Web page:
Driving in Extreme Weather

Driving in dicey weather conditions can be downright nerve-wracking. It can also be very dangerous. Being aware of how to modify your driving during rain, tornadoes, snow and fog can help you stay calm during your commute.

Rain and Thunderstorms 

  • Turn on your headlights, wipers and defroster to increase visibility. 
  • Drive in the tracks of the vehicle ahead of you and reduce your speed. 
  • Allow for increased space between your vehicle and the one in front of you. 
  • If you hydroplane, hold the steering wheel straight and remove your foot from the gas.


If you are driving in a tornado, get out of your vehicle and find shelter. If there is not a building nearby, lie in a ditch and place your arms over your head.

Snow, Sleet and Freezing Rain 

  • Clean ice and snow off your windows, hood and trunk before departing. 
  • Drive with extreme caution and at reduced speeds. 
  • Do not brake quickly as you may spin out of control.


  • Slow down before you reach a patch of fog in front of you. 
  • Use only your low beams or fog lights and put on your defroster and wipers to increase visibility. 
  • If the fog is extremely thick, roll down all of your windows to hear other vehicles around you.

It is very important that you allow extra room between your vehicle and the one in front of you when driving in snow because you will need three to 12 times the amount of stopping distance that you normally need without any precipitation.

FAQ’s About Driving in Extreme Weather

What are some tips for driving safely in extreme rain?

When driving in extreme rain, it’s important to slow down to avoid hydroplaning, keep your headlights on for visibility, maintain a safe distance from the vehicle in front of you, and avoid sudden movements that could cause you to lose control. If visibility is too poor or you feel unsafe, find a safe place to pull over until the conditions improve.

How should I prepare my car for winter driving conditions?

Preparing your car for winter involves ensuring your tires have adequate tread or are replaced with winter-specific tires, checking that your battery is in good condition, ensuring your windshield wipers are effective, and verifying that your defroster and heater are working properly. Additionally, keep an emergency kit in your car that includes items like a blanket, ice scraper, and sand or cat litter for traction if you get stuck.

What steps can I take to drive safely in foggy conditions?

In foggy conditions, use your low-beam headlights or fog lights to improve visibility, reduce your speed, and increase your following distance. Pay close attention to road signs and markings as a guide, and avoid passing other vehicles unless absolutely necessary. If the fog becomes too dense, pull over and wait for it to lift.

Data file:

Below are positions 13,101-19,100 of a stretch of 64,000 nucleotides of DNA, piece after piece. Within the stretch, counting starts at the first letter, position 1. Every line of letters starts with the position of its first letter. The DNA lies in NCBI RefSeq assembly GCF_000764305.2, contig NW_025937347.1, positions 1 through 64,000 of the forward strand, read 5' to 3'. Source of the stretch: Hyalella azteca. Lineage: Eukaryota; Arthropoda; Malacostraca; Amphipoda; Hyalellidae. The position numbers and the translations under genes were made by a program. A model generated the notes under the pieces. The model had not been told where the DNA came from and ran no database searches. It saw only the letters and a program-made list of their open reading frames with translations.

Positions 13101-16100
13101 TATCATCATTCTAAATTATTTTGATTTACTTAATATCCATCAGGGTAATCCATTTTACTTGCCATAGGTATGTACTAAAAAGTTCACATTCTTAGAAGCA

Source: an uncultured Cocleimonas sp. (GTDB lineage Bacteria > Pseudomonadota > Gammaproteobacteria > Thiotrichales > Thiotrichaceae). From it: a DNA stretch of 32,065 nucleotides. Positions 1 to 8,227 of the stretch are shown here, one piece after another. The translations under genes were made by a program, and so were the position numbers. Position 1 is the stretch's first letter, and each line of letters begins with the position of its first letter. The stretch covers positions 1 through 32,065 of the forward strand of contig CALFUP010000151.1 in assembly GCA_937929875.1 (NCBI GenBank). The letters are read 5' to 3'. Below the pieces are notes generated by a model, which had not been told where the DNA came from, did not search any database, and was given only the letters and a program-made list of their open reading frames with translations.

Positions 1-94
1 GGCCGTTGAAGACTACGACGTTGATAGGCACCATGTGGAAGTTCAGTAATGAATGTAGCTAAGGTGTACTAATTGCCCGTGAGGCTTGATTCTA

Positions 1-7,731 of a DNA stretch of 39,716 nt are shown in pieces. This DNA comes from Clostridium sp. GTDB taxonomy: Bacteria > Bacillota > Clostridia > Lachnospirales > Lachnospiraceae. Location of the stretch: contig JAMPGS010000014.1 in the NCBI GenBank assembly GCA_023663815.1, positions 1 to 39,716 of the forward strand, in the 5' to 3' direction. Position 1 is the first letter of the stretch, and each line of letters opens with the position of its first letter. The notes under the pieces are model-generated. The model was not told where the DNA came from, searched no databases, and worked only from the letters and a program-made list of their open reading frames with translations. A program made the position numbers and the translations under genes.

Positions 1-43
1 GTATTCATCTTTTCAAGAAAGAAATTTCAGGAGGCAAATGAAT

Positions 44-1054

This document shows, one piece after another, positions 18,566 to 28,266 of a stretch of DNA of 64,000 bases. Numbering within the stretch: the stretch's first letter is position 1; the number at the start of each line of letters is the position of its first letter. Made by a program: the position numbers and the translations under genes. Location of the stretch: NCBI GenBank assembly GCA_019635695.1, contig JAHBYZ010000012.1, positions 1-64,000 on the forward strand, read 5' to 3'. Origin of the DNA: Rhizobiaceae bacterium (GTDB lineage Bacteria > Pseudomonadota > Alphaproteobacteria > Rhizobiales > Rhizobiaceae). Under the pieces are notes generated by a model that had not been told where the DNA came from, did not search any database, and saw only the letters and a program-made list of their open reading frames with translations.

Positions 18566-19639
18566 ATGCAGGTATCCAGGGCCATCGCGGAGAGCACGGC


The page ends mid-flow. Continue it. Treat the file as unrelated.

What should I do if I encounter a tornado while driving?

If you see a tornado while driving, do not try to outrun it. Instead, seek sturdy shelter immediately. If no shelter is available, park your car out of traffic lanes, stay buckled in your seatbelt, keep your head below the windows, and cover yourself with a blanket or coat to protect against debris.

Are there any special considerations for driving in hurricane conditions?

It’s best to avoid driving in hurricane conditions altogether. If you must drive, be aware of the potential for flooding and downed power lines. Always obey evacuation orders and do not drive through flooded areas, as the water may be deeper than it appears and can sweep your vehicle away.

How can extreme heat affect my driving?

Extreme heat can lead to tire blowouts, overheating engines, and decreased battery life. Ensure your tires are properly inflated, check coolant levels, and consider a battery check before a long trip. Stay hydrated and take breaks if you’re feeling fatigued due to the heat. Keep a sunshade in your vehicle to protect the interior when parked, and never leave children or pets unattended in a hot car.

What should I do if I start to skid on ice while driving?

If you start to skid on ice, remain calm and avoid slamming on the brakes, as this can worsen the skid. Instead, gently steer in the direction you want to go and slowly lift your foot off the accelerator until you regain traction. If you have anti-lock brakes, you can apply steady pressure to the brake pedal.

How can I tell if a road is icy before I start driving?

Look for visual cues such as ice on your windshield or on the pavement, which can appear glossy or shiny. Be especially cautious on bridges, overpasses, and shaded areas, as these spots freeze first and may be icy even if the rest of the road is clear. If temperatures are near or below freezing, assume that wet-looking roads may be icy.

What is black ice and how can I spot it while driving?

Black ice is a thin, transparent layer of ice on the road that is nearly invisible, making it one of the most treacherous road conditions. It often looks like a wet patch on the asphalt. Be particularly vigilant in the early morning or late at night when temperatures are lowest, and drive slowly if you suspect black ice may be present.

What emergency supplies should I keep in my car for extreme weather conditions?

For extreme weather conditions, your emergency kit should include items such as water, non-perishable food, a flashlight with extra batteries, a first-aid kit, blankets or warm clothing, jumper cables, road flares or reflective triangles, a shovel, windshield washer fluid, and a fully charged mobile phone with a car charger. Tailor your kit to the specific weather you might encounter in your region.

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